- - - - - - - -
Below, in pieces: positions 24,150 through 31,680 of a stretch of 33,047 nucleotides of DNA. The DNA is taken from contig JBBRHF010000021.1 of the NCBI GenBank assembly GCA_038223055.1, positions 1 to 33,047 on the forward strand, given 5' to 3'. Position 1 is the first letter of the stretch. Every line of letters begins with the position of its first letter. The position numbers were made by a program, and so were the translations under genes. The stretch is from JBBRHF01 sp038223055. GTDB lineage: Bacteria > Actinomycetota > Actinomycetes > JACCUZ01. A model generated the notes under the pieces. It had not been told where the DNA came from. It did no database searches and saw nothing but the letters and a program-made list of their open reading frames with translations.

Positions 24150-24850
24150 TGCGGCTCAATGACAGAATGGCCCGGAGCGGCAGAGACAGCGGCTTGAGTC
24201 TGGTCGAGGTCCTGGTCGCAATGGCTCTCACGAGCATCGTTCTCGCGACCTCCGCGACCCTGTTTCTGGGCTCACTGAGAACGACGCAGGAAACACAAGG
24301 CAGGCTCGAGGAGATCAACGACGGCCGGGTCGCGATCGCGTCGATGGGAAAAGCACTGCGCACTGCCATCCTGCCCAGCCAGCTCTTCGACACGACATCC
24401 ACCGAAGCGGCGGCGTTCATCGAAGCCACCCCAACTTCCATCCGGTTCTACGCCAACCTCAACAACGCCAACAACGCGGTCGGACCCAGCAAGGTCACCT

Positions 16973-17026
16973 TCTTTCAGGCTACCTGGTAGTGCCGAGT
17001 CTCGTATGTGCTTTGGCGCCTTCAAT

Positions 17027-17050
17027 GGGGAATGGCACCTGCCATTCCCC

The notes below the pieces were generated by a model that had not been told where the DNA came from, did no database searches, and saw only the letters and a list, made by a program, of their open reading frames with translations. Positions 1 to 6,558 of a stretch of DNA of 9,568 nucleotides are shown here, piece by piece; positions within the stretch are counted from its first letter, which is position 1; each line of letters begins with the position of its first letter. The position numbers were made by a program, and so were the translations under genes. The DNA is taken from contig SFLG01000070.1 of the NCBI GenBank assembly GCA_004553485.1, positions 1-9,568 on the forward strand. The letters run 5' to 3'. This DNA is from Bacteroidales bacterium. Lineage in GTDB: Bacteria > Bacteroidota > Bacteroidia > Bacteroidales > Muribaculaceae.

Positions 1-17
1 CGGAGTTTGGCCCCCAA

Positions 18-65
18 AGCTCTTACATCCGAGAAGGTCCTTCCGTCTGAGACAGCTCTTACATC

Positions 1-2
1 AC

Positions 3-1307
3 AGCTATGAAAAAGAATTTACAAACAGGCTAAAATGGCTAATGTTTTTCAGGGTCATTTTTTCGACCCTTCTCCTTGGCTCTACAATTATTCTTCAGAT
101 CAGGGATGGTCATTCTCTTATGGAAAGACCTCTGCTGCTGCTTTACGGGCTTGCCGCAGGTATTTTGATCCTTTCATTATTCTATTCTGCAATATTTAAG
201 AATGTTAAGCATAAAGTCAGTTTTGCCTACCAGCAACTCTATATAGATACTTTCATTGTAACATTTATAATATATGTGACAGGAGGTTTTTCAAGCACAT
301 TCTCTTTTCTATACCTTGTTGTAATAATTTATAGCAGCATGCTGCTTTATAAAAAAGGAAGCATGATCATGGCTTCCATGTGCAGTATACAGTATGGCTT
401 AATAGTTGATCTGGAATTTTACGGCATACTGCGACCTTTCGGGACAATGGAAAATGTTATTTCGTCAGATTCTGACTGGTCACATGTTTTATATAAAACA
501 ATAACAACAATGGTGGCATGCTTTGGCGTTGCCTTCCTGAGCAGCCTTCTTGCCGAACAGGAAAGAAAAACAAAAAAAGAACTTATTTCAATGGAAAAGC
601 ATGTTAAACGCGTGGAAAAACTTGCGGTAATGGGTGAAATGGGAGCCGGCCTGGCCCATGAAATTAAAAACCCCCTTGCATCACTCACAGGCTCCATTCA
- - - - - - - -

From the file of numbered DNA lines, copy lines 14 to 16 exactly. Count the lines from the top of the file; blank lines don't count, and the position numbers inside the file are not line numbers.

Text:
1 CGGAGTTTGGCCCCCAA

Positions 18-65
18 AGCTCTTACATCCGAGAAGGTCCTTCCGTCTGAGACAGCTCTTACATC